K5 U I7

Theorem: A graph G is the competition graph of a semiorder iff G = Iq for q > 0 or G = Kr Iq for r >1, q > 0.

Proof: straightforward.

• So: Is this interesting?

A similar theorem holds for interval orders.

D = (V,A) is an interval order if there is an assignment of a (closed) real interval J(x) to each vertex x in V so that for all x, y  V,

(x,y)  A  J(x) is strictly to the right of J(y).

Semiorders are a special case of interval orders where every interval has the same length.

Theorem: A graph G is the competition graph of an interval order iff G = Iq for q > 0 or G = Kr Iq for r >1, q > 0.

Corollary: A graph is the competition graph of an interval order iff it is the competition graph of a semiorder.

Note that the competition graphs obtained from semiorders and interval orders are always interval graphs.

We are led to generalizations.

Given a binary relation (V,R), define a new binary relation (V,) as follows:

ab  (u)[bRu  aRu & uRa  uRb]

It is well known that if (V,R) is a semiorder, then (V,) is a weak order. This “associated weak order” plays an important role in the analysis of semiorders.

We will be interested in a related relation (V,W):

aWb  (u)[bRu  aRu]

Condition C(p), p  2

A digraph D = (V,A) satisfies condition C(p) if whenever S is a subset of V of p vertices, there is a vertex x in S so that yWx for all

y  S – {x}.

Such an x is called a foot of set S.

Condition C(p) does seem to be an interesting restriction in its own right when it comes to influence.

It is a strong requirement:

Given any set S of p individuals in a group, there is an individual x in S so that whenever x has influence over individual u, then so do all individuals in S.

b

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e

f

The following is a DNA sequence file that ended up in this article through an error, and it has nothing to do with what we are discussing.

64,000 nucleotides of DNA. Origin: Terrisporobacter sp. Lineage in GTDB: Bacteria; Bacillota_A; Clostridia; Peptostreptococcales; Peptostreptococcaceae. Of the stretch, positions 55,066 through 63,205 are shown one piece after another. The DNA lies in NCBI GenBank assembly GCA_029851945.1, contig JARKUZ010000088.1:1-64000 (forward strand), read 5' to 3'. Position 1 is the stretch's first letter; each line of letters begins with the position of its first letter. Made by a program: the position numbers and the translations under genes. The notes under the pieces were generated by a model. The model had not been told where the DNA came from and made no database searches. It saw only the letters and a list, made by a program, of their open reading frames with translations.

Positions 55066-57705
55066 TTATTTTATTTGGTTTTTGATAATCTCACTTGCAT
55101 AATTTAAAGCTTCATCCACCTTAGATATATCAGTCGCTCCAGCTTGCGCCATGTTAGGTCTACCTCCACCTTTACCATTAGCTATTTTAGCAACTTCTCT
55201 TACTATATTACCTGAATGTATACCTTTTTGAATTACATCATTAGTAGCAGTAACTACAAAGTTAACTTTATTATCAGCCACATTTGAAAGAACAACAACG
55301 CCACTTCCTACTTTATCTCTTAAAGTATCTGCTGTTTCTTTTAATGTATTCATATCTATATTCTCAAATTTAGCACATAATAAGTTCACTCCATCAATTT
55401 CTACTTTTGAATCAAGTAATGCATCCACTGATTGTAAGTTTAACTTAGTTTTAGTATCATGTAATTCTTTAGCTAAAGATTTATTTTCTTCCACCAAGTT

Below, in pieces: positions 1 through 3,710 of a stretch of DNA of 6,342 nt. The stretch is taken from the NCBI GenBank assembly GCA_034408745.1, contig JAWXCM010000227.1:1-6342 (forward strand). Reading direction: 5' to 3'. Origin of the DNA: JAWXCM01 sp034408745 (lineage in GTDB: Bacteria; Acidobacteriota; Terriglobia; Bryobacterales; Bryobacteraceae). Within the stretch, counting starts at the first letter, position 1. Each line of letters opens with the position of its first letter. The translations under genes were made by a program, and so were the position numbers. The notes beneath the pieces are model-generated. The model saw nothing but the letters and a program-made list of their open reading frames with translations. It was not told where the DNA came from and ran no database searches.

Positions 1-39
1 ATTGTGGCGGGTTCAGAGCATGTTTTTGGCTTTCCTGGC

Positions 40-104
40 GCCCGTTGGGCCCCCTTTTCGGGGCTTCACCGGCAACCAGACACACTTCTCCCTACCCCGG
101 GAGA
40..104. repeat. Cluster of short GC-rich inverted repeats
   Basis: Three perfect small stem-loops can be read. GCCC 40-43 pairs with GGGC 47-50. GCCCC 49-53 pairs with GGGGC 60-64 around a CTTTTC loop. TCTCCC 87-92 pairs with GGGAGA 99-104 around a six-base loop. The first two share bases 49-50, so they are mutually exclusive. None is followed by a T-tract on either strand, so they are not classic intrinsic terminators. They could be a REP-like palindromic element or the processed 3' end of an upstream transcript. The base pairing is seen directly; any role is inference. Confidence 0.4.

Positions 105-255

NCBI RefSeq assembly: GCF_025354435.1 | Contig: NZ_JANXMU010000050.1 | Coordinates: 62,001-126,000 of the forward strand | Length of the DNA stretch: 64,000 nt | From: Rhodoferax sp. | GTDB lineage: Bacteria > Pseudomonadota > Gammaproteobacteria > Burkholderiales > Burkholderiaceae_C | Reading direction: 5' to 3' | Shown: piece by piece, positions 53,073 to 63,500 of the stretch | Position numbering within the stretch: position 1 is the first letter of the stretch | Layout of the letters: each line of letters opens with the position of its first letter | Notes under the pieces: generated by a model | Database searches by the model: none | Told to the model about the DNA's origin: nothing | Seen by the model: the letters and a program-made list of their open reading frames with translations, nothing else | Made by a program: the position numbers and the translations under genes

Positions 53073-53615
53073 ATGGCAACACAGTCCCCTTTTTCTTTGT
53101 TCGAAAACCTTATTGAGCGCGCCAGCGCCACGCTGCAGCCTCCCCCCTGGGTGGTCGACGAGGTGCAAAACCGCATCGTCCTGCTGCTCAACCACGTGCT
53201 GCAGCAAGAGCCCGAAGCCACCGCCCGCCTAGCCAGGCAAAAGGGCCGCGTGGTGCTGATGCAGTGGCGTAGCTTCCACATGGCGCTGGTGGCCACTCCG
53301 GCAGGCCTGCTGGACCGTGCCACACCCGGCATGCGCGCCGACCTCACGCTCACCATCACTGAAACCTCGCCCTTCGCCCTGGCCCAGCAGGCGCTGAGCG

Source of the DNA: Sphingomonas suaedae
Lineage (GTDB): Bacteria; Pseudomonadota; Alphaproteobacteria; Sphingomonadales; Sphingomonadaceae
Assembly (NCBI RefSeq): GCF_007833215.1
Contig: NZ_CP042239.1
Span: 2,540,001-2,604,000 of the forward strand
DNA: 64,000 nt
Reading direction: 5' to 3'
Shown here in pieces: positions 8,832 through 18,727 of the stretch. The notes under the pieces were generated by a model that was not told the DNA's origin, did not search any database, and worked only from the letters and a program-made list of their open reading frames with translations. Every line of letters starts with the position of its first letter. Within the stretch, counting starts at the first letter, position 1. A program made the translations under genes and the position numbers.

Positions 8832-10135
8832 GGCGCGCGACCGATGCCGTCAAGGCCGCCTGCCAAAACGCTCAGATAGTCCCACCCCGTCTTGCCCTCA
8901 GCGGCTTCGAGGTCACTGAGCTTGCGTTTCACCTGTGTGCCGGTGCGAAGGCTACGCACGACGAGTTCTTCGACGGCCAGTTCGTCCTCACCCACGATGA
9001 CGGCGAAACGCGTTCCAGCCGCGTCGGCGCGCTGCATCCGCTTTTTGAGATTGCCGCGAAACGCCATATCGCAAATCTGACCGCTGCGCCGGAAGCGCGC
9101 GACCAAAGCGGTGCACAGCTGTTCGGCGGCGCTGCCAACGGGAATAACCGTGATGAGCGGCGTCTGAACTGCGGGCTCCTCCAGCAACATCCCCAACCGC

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The Condition C(p)

Note that aWc.

If S = {a,b,c}, foot of S is c: we have aWc, bWc

Claim: A semiorder (V,R) satisfies condition C(p) for all p  2.

Proof: Let f be a function satisfying:

(x,y)  R  f(x) > f(y) + 

Given subset S of p elements, a foot of S is an element with lowest f-value. 

A similar result holds for interval orders.

We shall ask: What graphs are competition graphs of acyclic digraphs that satisfy condition C(p)?

Suppose D is an acyclic digraph.

Then its competition graph must have an isolated vertex (a vertex with no neighbors).

Theorem: If G is any graph, adding sufficiently many isolated vertices produces the competition graph of some acyclic digraph.

Proof: Construct acyclic digraph D as follows. Start with all vertices of G. For each edge {x,y} in G, add a vertex (x,y) and arcs from x and y to (x,y). Then G together with the isolated vertices (x,y) is the competition graph of D. 

b

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D

G = C4

α(b,c)

α(c,d)

α(a,b)

d

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α(a,d)

b

a

α(a,b)

α(b,c)

C(D) = G U I4

α(c,d)

α(a,d)

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The Competition Number

If G is any graph, let k be the smallest number so that G  Ik is a competition graph of some acyclic digraph.

k = k(G) is well defined.

It is called the competition number of G.

• Our previous construction shows that

• k(C4)  4.

• In fact:

• C4  I2 is a competition graph

• C4  I1 is not

• So k(C4) = 2.

Competition numbers are known for many interesting graphs and classes of graphs.

However:

Theorem (Opsut): It is an NP-complete problem to compute k(G).

Theorem: Suppose that p  2 and G is a graph. Then G is the competition graph of an acyclic digraph D satisfying condition C(p) iff G is one of the following graphs:

(a). Iq for q > 0

(b). Kr  Iq for r > 1, q > 0

(c). L  Iq where L has fewer than p vertices, q > 0, and q  k(L).

Note that the earlier results for semiorders and interval orders now follow since they satisfy C(2).

Thus, condition (c) has to have L = I1 and condition (c) reduces to condition (a).

Corollary: A graph G is the competition graph of an acyclic digraph satisfying condition C(2) iff G = Iq for q > 0 or G = Kr Iq for r >1,

q > 0.

Corollary: A graph G is the competition graph of an acyclic digraph satisfying condition C(3) iff G = Iq for q > 0 or G = Kr Iq for r >1,

q > 0.

Corollary: Let G be a graph. Then G is the competition graph of an acyclic digraph satisfying condition C(4) iff one of the following holds:

(a). G = Iq for q > 0

(b). G = Kr Iq for r > 1, q > 0

(c). G = P3  Iq for q > 0, where P3 is the path of three vertices.